disgust because the blueprints seemed crazy. “Why build a cellar big enough to
drive through with a dump truck?” he asked.  Good point. Warehouses were usually built on
reinforced concrete slabs poured on well-drained, compacted sub-bases. A
warehouse with a basement normally would require columns and beams, which were
not incorporated into our plans. Our intention was to use the basement for the
storage of the excavated soil, so columns and beams ultimately would not be
necessary. The civilian engineer who quit was not the only one to raise an
eyebrow. The Army Chief of Engineers finally resolved the design controversy.
Calling it an “experiment,” he ordered the warehouse built as planned, with a
basement and no columns and beams.
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From Training to Action
British sappers who would play a key role in the tunnel construction were
invited to the New Mexico test site to observe the operation of the shield in
conjunction with the liner plates. The time had come to demobilize the test
site and ship all of the equipment to Berlin. The last step was to pack up all
of the unit’s files—consisting of requisitions, receipts, and disbursements—for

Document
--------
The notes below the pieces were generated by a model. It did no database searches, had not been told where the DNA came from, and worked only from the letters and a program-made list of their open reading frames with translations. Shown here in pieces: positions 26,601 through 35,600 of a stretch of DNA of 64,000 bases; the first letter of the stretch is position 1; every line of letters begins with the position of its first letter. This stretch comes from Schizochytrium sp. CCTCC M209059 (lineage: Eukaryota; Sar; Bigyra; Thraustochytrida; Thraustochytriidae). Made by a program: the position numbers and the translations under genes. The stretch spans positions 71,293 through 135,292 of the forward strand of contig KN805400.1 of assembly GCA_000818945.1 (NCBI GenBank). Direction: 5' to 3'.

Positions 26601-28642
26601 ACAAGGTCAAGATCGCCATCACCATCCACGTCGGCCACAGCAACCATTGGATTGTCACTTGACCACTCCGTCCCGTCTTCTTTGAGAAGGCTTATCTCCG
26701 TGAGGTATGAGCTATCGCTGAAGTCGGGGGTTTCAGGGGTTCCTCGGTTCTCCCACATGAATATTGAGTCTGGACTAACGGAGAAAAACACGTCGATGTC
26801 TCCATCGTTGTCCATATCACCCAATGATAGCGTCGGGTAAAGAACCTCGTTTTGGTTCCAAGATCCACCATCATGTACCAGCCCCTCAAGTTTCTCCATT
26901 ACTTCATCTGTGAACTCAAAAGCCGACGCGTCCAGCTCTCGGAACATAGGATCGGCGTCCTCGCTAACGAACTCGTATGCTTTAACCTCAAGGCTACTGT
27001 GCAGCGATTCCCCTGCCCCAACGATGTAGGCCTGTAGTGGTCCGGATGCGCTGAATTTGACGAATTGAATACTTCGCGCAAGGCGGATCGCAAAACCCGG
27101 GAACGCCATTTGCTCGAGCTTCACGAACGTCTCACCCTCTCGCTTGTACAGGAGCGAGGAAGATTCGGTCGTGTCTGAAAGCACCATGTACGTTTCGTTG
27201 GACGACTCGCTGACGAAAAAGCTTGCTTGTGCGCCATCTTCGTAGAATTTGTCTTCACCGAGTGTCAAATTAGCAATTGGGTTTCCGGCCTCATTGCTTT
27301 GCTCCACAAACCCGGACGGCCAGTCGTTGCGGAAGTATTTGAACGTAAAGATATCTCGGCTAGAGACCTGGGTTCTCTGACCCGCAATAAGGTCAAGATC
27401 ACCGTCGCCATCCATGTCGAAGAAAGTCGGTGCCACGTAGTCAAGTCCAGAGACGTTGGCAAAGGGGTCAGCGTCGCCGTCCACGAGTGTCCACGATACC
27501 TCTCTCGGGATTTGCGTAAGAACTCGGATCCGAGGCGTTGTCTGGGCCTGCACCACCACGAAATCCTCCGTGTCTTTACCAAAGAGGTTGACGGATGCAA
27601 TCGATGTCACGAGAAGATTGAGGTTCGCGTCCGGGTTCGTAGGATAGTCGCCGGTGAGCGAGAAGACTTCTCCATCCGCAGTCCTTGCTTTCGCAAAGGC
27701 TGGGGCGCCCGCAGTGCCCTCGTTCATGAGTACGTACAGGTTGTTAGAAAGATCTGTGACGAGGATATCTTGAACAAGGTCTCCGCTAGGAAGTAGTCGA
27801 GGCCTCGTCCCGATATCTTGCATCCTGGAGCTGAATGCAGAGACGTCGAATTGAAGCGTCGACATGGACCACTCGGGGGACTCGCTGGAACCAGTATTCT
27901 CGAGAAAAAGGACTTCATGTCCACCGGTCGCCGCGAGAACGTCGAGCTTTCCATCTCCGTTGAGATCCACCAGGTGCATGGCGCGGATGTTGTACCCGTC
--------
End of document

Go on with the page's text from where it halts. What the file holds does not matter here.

shipment to CIA headquarters, where they were locked in a safe.
All along, Les
had planned to send the equipment to a US Army Quartermaster Corps boxing
facility near Richmond, Virginia, for final packing for shipment to Berlin. Now
he discovered that the boxing plant was due for closure and he quickly had to
negotiate a 30-day hold. At Richmond, the metal parts were sprayed with a
rubberized compound to eliminate clanking as they were taken into the tunnel
and assembled. We wanted to avoid any kind of cowbell chorus deep in the
tunnel. The shield, liner plates, conveyor belts, and a small, battery-powered
forklift were shipped to Hamburg, Germany. From Hamburg, this most secret cargo
was transported to West Berlin on an ordinary goods train—no armed guards or
security arrangements of any kind. The cargo arrived in West Berlin without
The dig began
in August 1954. A 10-foot-diameter vertical shaft, 10 feet deep, was excavated
15 feet inside the warehouse foundation. The shield was assembled in this shaft
below the basement floor. The excavation of the tunnel started with a sequence
of push, dig, retract, assemble liner-plate ring, and repeat. An unanticipated
messy problem developed about 10 feet beyond the tunnel portal when the shield
passed under the leach field of the compound’s sanitary system. The drainage
problem was quickly solved with a pump. History does not record what was used
to alleviate the odor!
- Tunnel interior with wooden rails for forklift and sandbag 'benches' for utility lines and ventilation.